Olive oil is also great with a little cracked pepper and salt as a dip for bread. Obviously, measuring your portion and counting the calories or points is key. If you're using it in this way, make sure the oil you buy is good and that you enjoy the taste of it. I always buy extra-virgin olive oil that is marked fruttato (fruity) because that means it will add a lot of flavor. I like Mediterranean Artisans or Colavita, which cost about $8-12 a bottle. I use the same olive oil for cooking, and have always had good results. Some stores will offer samples of their olive oils (usually with small bits of bread), which is a good way to find one you enjoy.
For a quick dressing, mix 2 teaspoons of olive oil with a teaspoon of balsamic vinegar and a pinch of salt and some cracked black pepper with a fork until combined, then drizzle it over your salad or use it as a dip for raw veggies. This is especially great with tomatoes and basil. You can also use this as a base for a sauce for pasta or grains by adding some diced tomatoes, fresh basil, a little grated Romano and some garlic. I sometimes will cook this slightly, but other times I just add it to the hot drained pasta or grains.
If you are a frozen-dinner fan, you might try drizzling a teaspoon of olive oil on your pasta or other Mediterranean-style entrees. It might make them taste better. I don't eat frozen dinners so I haven't tried this.
This is the oil I use when I don't want olive oil's flavor, but need an oil for cooking or baking. I buy Spectrum Organic most of the time. Use it like you'd use any other oil for cooking or baking. Just remember to measure and count your points or calories. If you've been used to steaming or baking all of your food, consider using your healthy oil to stir-fry or pan-fry your veggies, chicken, fish... It will almost be like you aren't on a diet, like you are living a healthy lifestyle.
Some people don't cook and don't like oil-and-vinegar dressings. I hear people in meetings say that they do their healthy oils as a shot or mix it into smoothies to hide the taste. I think this is sort of a sad waste when you consider all of the more interesting uses for oil. But if you are going to do this, I think you should choose the healthiest oil you can find. Flaxseed oil is a great source of Omega 3 fatty acids, which are the ones that we Westerners have a hard time working into our diets. It's also great for your skin. I take a capsule of it every day to help with my eczema.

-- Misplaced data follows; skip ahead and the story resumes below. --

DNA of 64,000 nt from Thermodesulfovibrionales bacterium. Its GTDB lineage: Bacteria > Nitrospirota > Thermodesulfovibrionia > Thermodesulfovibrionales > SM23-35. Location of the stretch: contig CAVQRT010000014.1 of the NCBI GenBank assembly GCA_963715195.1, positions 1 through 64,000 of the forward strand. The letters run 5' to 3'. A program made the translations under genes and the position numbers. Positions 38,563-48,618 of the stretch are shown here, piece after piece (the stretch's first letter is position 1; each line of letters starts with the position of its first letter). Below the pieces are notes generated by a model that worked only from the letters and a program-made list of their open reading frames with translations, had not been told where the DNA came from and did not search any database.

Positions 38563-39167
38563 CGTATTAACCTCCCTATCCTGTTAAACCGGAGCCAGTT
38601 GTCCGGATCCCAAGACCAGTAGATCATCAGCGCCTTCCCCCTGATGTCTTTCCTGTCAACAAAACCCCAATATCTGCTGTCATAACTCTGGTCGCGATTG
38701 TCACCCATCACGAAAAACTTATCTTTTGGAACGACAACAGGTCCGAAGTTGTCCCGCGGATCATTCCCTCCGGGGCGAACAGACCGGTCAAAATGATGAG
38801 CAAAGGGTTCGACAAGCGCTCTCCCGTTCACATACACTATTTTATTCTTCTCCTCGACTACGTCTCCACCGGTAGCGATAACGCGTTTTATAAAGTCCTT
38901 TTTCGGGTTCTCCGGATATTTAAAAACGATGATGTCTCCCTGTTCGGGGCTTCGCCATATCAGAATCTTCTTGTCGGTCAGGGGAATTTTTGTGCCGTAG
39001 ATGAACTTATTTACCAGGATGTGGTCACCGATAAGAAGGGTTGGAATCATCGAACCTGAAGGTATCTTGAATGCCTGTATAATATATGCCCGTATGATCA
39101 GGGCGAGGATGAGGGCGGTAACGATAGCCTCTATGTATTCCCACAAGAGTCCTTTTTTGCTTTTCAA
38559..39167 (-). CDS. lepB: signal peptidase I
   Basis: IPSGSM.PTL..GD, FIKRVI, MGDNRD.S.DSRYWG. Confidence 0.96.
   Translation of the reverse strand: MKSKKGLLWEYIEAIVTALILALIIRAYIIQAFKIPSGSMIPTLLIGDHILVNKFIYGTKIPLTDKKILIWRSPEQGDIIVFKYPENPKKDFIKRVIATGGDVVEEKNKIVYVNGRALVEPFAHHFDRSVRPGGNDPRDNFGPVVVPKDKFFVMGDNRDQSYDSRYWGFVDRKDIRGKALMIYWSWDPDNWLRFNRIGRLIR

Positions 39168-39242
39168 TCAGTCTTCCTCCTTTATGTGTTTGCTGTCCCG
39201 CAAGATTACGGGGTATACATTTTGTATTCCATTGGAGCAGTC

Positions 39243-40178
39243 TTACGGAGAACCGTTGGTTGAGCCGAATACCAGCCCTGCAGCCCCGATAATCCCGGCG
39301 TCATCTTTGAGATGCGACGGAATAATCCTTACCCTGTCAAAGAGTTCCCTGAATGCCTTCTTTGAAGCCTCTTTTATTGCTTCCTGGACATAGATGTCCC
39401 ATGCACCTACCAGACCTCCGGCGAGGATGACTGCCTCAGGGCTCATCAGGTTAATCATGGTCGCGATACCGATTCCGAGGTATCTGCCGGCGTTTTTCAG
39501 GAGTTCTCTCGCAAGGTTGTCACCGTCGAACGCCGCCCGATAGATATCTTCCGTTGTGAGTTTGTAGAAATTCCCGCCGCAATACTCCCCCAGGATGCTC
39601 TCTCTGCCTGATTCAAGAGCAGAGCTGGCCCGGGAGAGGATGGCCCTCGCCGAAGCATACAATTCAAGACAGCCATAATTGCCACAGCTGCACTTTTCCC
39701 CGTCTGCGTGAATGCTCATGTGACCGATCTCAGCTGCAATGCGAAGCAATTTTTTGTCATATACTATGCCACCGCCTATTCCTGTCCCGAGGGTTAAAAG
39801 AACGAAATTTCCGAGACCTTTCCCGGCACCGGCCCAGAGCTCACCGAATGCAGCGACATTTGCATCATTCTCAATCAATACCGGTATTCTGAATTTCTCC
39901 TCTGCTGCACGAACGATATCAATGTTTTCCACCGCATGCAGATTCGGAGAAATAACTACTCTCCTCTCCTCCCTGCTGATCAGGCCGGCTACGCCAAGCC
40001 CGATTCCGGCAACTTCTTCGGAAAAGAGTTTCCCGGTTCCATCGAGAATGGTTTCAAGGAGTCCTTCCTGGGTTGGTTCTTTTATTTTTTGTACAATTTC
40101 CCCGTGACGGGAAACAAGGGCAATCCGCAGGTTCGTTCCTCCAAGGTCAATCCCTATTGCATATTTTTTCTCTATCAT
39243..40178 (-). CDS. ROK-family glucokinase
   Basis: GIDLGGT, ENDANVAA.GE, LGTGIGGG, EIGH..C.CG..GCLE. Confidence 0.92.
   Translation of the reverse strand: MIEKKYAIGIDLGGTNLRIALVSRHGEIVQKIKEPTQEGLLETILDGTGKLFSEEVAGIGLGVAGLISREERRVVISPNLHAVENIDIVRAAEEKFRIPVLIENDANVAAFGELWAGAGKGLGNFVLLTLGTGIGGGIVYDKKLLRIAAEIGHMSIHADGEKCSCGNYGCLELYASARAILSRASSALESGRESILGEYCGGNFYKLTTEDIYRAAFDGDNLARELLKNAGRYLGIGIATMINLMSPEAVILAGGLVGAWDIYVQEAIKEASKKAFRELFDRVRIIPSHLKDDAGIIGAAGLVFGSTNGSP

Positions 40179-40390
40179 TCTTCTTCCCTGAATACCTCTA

Flaxseed oil can turn rancid very fast, so buy it from a place with good turnover and keep it refrigerated. Don't ever cook it. I tried making waffles with it once and it made them smell like fish. I don't buy flaxseed oil (other than in capsule form) anymore because I don't use it fast enough to keep it from going bad.
Other fats and oils
There are plenty of other fats and oils that don't count toward this requirement but are worth including in your diet if you enjoy them, as long as you measure your portions and count the calories or points. (Yes, I know I sound like a broken record). I love a tablespoon or two of peanut or cashew butter on my toast in the morning. Or a teaspoon of butter in my grits. These fats add a lot of flavor and satiety for just a few points. I love avocado too, and with the new Set Points values, I'm including it in my meals more often. A small handful of nuts (I actually count them out to control my portion) helps make a piece of fruit into a filling snack. If I have the bread, grits, or fruit alone, they don't keep me as satisfied for as long. Unfortunately, none of these options counts toward the healthy oils requirements, but they do make me feel happier about my life because I'm not eating pure Rabbit Chow.
What do you think about the healthy fat thing?
Are you one of the Old School Weight Watchers who ignores this requirement? Or are you, like me, happy that it has been added to help give people permission to enjoy real food? Do you have any tips I missed?